by Sanjena Sathian:
I thought getting to Nepal was rough. I switched planes four times, airlines twice, and covered three continents. I was in transit for 52 hours.
Getting around in Nepal, in comparison, is much harder. To get to Ilam, I flew for one hour and hopped in a jeep for four; on my recent trip to Dharan, the bus took seven hours. Last weekend, to get out to the small village of Ekathappa, I took a three hour jeep ride and hiked for a full day. Geographically, Ekathappa is barely a fingernail’s breadth away from Ilam on a map, but it took me as long to reach there as it had to hop casually from Atlanta to Frankfurt on a Lufthansa jet.
Modes of transit in Nepal reveal much more than a country that’s difficult to traverse; they demonstrate a fundamental demographic problem at the heart of many problems of development.
Rich people and foreigners can fly, but airports are not the simplest things to construct in the middle of a mountainous region. Jeeps and buses can take you the rest of the way (making it impossible for anyone, no matter how rich or how foreign, to stay totally isolated from the poorer jeep-riding folk. It’s hard to keep a snobby distance when you’re packed into a 9-seater jeep that’s holding 25 as well as a few brave souls riding on top of it…). During the monsoon, which has struck here in the last few days with full, terrifying force, a jeep won’t always cut it, and then it’s time to hike (also a humbling experience, even for the most outdoorsy of Westerners; I tend to be outdone by little barefoot children sprinting up a mountainside, carrying baskets full of heavy rocks).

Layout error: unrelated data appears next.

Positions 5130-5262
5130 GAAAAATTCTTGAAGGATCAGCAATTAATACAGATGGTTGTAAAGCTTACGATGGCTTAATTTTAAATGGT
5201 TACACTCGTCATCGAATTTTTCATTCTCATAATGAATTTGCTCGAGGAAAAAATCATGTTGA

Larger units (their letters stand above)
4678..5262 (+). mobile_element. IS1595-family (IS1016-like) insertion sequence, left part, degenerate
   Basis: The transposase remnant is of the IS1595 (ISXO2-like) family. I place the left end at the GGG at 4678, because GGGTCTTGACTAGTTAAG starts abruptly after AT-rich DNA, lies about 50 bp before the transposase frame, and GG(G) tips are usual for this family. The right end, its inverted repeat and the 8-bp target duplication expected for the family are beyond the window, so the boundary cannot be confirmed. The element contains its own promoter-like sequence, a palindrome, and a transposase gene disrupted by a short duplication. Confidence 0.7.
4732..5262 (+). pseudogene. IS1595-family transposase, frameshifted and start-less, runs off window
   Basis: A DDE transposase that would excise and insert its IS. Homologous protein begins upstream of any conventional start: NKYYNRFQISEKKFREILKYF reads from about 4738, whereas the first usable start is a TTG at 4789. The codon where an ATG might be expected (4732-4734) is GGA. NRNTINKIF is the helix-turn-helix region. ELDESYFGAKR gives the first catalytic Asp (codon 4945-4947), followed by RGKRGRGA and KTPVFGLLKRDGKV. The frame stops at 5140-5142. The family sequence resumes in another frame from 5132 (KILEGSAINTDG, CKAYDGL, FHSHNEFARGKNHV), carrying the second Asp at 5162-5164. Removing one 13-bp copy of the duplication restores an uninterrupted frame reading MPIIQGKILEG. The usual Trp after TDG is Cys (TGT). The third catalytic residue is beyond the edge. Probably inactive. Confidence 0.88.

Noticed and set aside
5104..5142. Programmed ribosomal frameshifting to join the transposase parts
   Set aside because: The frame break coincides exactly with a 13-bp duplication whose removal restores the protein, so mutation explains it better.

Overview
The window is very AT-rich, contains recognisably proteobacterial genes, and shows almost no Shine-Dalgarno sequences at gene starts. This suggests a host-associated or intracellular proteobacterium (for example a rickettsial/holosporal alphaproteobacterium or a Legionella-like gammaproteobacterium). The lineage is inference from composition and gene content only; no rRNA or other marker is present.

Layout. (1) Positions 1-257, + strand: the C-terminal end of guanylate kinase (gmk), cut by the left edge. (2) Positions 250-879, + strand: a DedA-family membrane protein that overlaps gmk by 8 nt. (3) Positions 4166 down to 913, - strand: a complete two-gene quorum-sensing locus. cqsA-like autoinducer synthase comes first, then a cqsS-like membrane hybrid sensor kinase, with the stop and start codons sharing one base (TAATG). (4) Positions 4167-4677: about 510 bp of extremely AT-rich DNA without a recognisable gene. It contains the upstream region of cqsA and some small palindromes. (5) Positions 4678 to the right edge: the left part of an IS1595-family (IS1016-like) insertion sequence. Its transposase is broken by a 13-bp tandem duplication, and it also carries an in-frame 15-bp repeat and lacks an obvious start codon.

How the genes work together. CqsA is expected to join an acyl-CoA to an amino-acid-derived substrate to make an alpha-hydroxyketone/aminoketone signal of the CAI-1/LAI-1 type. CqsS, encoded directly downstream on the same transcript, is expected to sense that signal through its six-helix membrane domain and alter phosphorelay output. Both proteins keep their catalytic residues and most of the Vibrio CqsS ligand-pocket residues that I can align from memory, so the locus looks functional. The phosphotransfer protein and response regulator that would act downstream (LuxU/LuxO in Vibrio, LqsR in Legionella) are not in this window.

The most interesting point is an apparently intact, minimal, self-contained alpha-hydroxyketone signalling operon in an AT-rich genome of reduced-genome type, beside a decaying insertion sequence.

A big part of the reason this country is struggling is because of accessibility problems. It’s the reason I keep being given for why the eastern hilly region is less impoverished than the west. The east has something the west lacks: access to India, and India had access to the British (or, more accurately, vice versa), and the British brought schools, which stayed long after their departure. More fortunate Nepalis in the east made it to those schools, and came back, starting their own businesses and more schools.
All over the developing world, you can see these chain effects of migrations: people in villages rush to the nearest town or urban center, and people in small towns head to the big city, and people in the big city head to the developed world.
How can a country lift itself up by its bootstraps if everyone seems to want to get out?
In Nepal, some people stay; some return from the US and Australia to Nepal, from Kathmandu to Ilam or from Ilam to their villages. Some people are affected with patriotism or filial ties that won’t let them leave. Those people are the vectors of further development: they brought schools from Kathmandu or India to Ilam, and now schools are spreading out from the Ilam chowk bazaar or “city center,” coming closer and closer to more inaccessible villages.
Development is slow. It creeps and sprawls, but it takes its time. A major problem in Nepal is one of access: it’s too hard for anyone to reach the places where the worst problems lie. It takes sweat and toil; bumpy rides in jeeps and a dependency on the hospitality of local villagers to provide you with water, some dal bhaat, a bed. A mere 52 hours to America in the company of sleek airplanes and perky flight attendants seems all too easy.
“Going slowly…was the best way of being reminded that there was a relationship between Here and There, and that a travel narrative is the story of There and Back.” –Paul Theroux